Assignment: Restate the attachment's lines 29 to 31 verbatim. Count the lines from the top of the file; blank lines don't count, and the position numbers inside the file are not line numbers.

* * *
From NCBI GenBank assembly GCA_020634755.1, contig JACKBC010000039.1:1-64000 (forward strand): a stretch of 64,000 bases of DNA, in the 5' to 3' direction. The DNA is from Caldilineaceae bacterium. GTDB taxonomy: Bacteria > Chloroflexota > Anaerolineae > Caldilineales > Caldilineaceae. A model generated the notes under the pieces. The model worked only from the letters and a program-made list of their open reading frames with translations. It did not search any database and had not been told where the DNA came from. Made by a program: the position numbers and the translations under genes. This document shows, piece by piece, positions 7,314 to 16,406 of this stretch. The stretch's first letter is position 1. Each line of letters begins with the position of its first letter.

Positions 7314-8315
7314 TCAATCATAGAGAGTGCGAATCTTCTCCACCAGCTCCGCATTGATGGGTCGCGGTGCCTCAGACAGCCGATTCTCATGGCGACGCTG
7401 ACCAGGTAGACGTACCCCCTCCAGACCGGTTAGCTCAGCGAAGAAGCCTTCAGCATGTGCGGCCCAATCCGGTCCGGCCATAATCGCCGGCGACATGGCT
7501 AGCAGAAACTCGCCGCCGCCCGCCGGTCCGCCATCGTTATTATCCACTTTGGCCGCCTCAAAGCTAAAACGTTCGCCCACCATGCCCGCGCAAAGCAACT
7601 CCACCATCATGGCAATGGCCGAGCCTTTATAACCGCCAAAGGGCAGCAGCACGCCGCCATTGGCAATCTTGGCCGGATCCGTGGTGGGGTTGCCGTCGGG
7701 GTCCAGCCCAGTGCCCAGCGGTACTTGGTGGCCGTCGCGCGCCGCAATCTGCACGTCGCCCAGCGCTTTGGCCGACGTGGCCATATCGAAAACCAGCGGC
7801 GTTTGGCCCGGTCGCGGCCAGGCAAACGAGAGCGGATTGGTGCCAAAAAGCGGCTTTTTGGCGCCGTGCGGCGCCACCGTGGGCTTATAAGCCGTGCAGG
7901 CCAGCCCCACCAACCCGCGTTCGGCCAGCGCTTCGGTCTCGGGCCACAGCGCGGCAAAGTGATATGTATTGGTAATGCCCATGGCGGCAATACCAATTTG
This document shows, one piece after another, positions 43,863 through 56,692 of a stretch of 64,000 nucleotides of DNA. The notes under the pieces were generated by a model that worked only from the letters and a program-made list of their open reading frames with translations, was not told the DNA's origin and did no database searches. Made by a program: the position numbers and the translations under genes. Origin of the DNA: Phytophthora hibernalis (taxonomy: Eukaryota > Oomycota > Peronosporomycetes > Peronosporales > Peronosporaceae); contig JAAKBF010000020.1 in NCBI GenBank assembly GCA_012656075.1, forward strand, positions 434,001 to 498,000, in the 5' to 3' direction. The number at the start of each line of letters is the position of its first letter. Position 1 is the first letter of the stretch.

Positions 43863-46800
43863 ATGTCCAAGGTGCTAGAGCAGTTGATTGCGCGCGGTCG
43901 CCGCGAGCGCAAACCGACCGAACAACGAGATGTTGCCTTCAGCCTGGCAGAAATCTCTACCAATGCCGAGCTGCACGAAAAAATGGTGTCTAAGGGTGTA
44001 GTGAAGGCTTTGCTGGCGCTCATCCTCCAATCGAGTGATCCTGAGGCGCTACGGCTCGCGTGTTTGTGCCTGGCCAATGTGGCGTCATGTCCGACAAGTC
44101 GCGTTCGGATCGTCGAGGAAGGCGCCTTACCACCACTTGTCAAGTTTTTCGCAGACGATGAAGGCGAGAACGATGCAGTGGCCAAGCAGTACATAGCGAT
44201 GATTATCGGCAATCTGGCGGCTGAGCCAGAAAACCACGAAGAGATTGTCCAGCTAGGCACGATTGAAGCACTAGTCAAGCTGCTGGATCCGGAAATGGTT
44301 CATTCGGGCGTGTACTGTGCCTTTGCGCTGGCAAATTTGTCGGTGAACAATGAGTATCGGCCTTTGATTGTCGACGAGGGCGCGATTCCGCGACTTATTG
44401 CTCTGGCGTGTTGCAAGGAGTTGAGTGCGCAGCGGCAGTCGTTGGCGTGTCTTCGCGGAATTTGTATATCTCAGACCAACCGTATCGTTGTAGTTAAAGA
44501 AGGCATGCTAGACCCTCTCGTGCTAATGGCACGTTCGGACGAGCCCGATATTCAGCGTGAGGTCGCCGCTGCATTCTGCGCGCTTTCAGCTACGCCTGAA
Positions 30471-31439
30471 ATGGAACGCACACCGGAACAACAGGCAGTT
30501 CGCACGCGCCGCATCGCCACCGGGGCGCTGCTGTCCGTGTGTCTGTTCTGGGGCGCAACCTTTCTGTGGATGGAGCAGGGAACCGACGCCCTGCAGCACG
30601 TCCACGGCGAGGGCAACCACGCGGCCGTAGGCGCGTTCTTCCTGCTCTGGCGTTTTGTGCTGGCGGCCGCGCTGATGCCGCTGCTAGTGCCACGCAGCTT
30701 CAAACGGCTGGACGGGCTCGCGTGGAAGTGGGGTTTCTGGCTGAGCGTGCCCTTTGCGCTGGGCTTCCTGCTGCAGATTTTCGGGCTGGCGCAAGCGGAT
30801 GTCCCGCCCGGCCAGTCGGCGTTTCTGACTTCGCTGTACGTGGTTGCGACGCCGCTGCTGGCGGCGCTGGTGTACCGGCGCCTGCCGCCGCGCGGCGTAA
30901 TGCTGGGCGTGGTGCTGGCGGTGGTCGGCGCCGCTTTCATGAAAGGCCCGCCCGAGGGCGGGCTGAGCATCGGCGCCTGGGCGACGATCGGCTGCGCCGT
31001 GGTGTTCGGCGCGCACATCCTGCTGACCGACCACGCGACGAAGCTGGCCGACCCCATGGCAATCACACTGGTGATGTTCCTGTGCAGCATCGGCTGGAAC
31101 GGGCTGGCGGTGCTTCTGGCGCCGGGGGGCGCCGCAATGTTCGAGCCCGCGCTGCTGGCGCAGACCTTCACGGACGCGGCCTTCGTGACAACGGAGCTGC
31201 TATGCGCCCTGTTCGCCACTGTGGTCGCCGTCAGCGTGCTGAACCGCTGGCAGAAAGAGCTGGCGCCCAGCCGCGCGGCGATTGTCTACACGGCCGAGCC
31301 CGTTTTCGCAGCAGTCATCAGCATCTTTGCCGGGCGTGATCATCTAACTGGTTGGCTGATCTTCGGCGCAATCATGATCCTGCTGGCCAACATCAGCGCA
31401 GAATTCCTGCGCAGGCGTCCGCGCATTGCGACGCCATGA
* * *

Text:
31201 TATGCGCCCTGTTCGCCACTGTGGTCGCCGTCAGCGTGCTGAACCGCTGGCAGAAAGAGCTGGCGCCCAGCCGCGCGGCGATTGTCTACACGGCCGAGCC
31301 CGTTTTCGCAGCAGTCATCAGCATCTTTGCCGGGCGTGATCATCTAACTGGTTGGCTGATCTTCGGCGCAATCATGATCCTGCTGGCCAACATCAGCGCA
31401 GAATTCCTGCGCAGGCGTCCGCGCATTGCGACGCCATGA